A-levels and GCSEs: Free exam appeals for schools in England

Students collect results on ThursdayImage copyright PA Media
Image caption There has been widespread concern about the fairness of the ‘calculated’ results

The government will cover the cost of schools in England appealing against A-level and GCSE grades, the BBC understands.

It comes amid an ongoing row after 280,000 A-level students had their marks downgraded.

Ministers are also expected to set up a “gold command” taskforce, led by Schools Minister Nick Gibb, to oversee the appeals process.

The government previously said it wants the process to conclude by 7 September.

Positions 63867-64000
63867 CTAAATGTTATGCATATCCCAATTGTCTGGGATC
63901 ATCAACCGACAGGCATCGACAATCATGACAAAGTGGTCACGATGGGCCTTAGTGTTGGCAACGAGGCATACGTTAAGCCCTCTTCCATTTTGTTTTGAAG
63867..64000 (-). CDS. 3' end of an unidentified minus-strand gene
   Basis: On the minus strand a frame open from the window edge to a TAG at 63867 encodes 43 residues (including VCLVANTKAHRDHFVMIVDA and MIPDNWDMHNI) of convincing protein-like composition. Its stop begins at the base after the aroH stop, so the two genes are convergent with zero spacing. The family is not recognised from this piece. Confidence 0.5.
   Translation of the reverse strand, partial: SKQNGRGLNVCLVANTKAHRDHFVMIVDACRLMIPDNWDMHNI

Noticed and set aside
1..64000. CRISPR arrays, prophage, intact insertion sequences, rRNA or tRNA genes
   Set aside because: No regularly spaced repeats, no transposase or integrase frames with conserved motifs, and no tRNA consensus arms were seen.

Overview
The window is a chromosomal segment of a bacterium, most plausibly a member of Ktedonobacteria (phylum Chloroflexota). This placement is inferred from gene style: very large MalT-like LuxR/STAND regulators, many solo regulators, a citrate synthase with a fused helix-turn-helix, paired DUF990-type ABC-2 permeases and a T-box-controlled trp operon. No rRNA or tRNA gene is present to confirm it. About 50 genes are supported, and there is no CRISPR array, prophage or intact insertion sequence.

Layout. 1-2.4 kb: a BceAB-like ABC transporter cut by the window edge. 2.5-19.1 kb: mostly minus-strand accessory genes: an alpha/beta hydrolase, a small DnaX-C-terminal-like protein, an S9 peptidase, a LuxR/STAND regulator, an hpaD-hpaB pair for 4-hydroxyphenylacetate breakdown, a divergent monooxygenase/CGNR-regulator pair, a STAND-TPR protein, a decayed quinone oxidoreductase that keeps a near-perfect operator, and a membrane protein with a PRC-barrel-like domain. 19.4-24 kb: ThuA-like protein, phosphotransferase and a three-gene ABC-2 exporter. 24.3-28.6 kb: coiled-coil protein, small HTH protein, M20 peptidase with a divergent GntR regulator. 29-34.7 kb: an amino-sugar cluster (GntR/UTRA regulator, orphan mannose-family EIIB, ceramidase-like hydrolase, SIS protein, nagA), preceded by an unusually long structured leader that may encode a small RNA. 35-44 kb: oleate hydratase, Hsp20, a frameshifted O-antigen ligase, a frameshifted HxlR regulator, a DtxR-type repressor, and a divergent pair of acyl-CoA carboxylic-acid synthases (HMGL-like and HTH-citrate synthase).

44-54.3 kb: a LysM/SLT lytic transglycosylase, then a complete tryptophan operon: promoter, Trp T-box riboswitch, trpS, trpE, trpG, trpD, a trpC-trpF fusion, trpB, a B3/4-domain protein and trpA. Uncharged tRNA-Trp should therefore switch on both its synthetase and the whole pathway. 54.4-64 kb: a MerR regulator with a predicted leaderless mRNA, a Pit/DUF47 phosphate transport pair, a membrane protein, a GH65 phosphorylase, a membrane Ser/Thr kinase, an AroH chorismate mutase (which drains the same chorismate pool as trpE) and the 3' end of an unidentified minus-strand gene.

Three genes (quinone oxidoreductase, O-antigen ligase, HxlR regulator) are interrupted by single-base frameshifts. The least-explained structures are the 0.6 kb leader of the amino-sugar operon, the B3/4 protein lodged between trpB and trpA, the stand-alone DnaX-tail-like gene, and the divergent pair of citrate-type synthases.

Speaking to the Times, Education Secretary Gavin Williamson said the government would cover the fees in a bid to ensure that head teachers were not deterred from making appeals.

Earlier, Labour called on ministers to act immediately to sort out an “exams fiasco” in England and stop thousands of A-level students being “betrayed”.

And some Tory MPs have challenged the fairness of how grades have been decided.

BBC News political correspondent Helen Catt said having “an efficient and effective” appeals process “is going to be really important in making sure more Tories don’t join them”.


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